Monthly Reading Suggestions
September:With younger children, look at picture books and tell stories.Read books, magazines & newspapers. Use books on tape (may be found at the library). After reading a book with your child- talk about it. Choose books of interest and then relax and enjoy the magic of reading!
October:Your child should have an abundant supply of reading material to choose from. Ideas: town and school libraries, bookstores and yard sales. Bedtime is a perfect time to have quiet reading time; if your child does not want to oral read then read to him/her - you’ll serve as a role model. Help your child read and/or research an area of interest. Ex. a certain breed of dog, learn how to set up an aquarium, learn how to cook!
November:Encourage your child’s attempts at reading. There will be a lot of trials and errors, stumbling and falling, as they learn to read. Please keep in mind that children learn at different rates. Through games, children are exposed to print and activities that help them in reading. Look for games and puzzles that require letter & sound recognition, memory skills, reading of words, phrases, and sentences. Make a game out of retelling a story or T.V. show. Talk about the beginning, middle, and ending of the story!
December:Books and bookstore gift certificates make wonderful holiday gifts. Hopefully in the last few months you and your child have set up a routine time and place for reading each day!!Reading stimulates the imagination by allowing children to “picture” in their minds what the character looks like, the setting, and the actions. TV does not usually allow for imagination. Ask your child to draw a picture of how he/she “sees” a character and/or the setting. Read books by the same author and compare characters and settings! Talk about the meaning of new words and ideas introduced in books. Help your child think of examples of new concepts.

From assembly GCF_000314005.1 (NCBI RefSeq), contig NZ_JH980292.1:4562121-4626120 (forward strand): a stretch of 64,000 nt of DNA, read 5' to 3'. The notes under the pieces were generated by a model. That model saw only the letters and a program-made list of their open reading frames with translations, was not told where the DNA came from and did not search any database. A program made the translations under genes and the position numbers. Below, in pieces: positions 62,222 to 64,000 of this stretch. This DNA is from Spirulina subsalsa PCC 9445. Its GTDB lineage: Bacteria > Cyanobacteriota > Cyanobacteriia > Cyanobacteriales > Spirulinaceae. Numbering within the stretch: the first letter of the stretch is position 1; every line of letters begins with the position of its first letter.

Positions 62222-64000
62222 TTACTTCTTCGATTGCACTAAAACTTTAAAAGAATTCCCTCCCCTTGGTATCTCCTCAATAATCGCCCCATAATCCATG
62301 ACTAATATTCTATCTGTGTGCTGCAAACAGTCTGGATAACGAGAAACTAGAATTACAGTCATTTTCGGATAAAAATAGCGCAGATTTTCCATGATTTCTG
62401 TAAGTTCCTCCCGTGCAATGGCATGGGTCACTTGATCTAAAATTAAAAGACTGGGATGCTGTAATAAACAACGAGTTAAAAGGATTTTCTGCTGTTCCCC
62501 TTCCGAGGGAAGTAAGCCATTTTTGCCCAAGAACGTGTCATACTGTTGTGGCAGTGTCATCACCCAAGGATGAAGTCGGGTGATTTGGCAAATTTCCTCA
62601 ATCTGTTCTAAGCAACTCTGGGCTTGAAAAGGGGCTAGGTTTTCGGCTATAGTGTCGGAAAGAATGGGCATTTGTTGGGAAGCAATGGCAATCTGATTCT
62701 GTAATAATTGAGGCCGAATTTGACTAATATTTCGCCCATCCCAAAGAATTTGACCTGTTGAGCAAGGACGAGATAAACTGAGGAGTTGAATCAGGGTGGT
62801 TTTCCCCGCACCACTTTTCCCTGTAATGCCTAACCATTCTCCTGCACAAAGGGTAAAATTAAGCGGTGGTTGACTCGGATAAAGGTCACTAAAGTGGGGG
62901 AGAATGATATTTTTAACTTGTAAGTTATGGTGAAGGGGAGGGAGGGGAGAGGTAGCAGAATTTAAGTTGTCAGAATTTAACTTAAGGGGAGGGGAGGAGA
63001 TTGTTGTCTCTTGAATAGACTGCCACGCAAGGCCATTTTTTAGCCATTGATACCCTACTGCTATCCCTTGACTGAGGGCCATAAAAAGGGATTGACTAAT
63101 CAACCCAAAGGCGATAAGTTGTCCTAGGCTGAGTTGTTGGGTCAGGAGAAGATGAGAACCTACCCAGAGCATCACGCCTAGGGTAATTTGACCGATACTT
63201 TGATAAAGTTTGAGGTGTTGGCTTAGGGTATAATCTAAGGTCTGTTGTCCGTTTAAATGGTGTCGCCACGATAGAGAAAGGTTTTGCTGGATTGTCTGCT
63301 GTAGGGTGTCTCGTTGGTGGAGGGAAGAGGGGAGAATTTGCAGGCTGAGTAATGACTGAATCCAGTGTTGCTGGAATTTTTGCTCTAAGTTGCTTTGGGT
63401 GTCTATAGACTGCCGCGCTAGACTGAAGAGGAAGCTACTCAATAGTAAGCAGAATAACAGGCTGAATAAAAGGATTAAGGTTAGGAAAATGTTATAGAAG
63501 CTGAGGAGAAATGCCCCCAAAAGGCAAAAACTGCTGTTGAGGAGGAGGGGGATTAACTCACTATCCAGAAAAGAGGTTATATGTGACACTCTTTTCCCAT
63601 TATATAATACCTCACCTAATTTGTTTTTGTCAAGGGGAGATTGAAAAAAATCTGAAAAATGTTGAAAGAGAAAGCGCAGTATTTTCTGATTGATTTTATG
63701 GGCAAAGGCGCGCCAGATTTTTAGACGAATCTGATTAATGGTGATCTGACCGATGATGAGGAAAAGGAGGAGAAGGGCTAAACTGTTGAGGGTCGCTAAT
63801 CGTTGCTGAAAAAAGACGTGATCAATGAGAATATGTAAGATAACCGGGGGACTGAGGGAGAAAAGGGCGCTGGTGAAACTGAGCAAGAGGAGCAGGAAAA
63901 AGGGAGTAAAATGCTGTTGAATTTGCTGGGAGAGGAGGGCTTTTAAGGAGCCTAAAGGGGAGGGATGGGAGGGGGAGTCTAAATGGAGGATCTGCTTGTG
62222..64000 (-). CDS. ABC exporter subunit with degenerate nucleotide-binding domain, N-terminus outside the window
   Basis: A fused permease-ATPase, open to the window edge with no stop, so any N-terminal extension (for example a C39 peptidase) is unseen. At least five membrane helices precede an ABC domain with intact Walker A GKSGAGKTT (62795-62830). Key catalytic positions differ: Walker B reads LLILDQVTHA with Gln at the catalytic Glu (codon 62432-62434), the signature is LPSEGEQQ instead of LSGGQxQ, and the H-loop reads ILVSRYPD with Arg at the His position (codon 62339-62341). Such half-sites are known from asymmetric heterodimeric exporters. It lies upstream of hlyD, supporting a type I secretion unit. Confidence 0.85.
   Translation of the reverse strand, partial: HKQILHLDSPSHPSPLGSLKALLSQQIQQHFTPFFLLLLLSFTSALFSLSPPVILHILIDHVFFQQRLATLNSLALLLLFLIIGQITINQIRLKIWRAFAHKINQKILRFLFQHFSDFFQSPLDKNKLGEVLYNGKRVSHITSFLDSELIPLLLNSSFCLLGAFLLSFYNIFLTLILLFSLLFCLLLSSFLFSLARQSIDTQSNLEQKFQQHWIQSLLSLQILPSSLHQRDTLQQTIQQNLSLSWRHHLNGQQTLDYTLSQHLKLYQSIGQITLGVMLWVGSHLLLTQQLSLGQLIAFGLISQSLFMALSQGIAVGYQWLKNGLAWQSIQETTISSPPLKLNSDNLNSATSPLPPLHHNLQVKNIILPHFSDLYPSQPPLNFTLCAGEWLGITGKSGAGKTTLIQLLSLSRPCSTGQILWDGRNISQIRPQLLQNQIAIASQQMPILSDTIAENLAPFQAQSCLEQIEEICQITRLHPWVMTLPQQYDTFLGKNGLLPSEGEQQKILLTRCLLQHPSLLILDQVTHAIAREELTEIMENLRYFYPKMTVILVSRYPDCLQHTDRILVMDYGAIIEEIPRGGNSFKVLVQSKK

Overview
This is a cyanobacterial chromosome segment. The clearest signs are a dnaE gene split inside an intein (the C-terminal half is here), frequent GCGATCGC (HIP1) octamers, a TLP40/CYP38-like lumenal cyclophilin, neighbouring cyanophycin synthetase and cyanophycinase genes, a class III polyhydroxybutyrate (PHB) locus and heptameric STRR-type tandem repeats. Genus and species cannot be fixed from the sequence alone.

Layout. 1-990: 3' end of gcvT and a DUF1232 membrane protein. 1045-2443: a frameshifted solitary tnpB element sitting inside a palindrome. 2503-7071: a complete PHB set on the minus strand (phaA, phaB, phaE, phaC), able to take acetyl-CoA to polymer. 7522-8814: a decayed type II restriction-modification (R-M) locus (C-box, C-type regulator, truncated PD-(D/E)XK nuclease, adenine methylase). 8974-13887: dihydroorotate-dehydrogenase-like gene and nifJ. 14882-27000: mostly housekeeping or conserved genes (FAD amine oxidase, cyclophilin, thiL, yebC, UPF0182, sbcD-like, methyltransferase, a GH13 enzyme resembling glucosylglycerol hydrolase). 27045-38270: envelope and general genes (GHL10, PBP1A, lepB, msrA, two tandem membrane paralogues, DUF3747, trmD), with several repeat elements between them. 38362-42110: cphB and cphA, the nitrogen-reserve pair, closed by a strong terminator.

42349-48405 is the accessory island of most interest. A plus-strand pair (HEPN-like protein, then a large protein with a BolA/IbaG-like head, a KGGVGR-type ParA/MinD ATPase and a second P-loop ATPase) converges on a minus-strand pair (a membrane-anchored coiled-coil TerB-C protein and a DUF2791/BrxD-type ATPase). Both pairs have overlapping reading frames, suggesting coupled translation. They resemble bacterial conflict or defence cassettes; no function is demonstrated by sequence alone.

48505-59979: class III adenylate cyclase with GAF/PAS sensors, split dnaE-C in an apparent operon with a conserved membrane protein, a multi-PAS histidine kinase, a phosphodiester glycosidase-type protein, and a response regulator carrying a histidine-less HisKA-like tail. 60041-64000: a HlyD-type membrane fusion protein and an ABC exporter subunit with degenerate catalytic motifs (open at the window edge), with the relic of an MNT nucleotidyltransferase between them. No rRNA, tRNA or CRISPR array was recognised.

January: Reading should be fun! If you or your child is tired, it may be better to relax and continue reading later. Don’t force it. Books on tape can be helpful to relieve the stress of oral reading; sit back, snuggle & listen for the pure joy of it! Know that you are important to your child & the school. Know your child’s interests. Know what interesting places are in your community and share them with your child. Visit your local library. Watch for story hours, book fairs, & other sponsored activities. When your child gets a library card -make it a special event! Ask for help when choosing titles
February:Children are great imitators. They learn much about reading by imitating others. Model fluent reading ~ Use different expressions and voices. Model writing ~ grocery lists, thank-you notes, birthday and holiday lists, etc. Model good listening skills. When it comes to reading & learning ~ we need to NEVER quit. It is not always easy. Sometimes our best intentions get lost and we become discouraged. Reading is developmental.Provide opportunities for your child to read many things- signs, menus, TV guide, magazines, cook books, etc.
March:Get comfortable ~ before reading, look at the cover, title, author’s name, do a “picture walk”. Who are the characters? Set a purpose for reading; ”Let’s find out__.” Make predictions; “I think Clifford will__.” Read to see if your prediction was accurate. Make new predictions! Quiet is a concept that we often forget! Turn off the radio & T.V. Read with your child or you can both read your own material then discuss what you’ve read. Even 10 minutes is special! Remind your child that as he/she reads, he/she should be asking, “Does this make sense?”
April:Reading should be fun. Set a goal for your child to try to read higher-level books. Challenge your child to try to read chapter books with you or independently.
May:Reading comes easily to some children, not to all. Try to see things from your child’s point of view and try to understandhow he/she feels. Understand that he/she needs you. An understanding parent can make the difference between success and failure. Vacations are a wonderful time for reading! Are you taking a trip this summer? Write to the Chamber of Commerce to get information to read. Keep a journal. Write in the sand; go to the library or bookstore. There is a strong link between reading and writing. Children learn to read and spell by writing and they learn how to write by reading. Write thank-you notes, grocery lists, calendar events, letters, messages, and journals! If a child lives with reading, he learns to value reading! Let your child “catch” you reading!ZENITH ~ the highest point reached in the heavens! Set your goals high! It will be.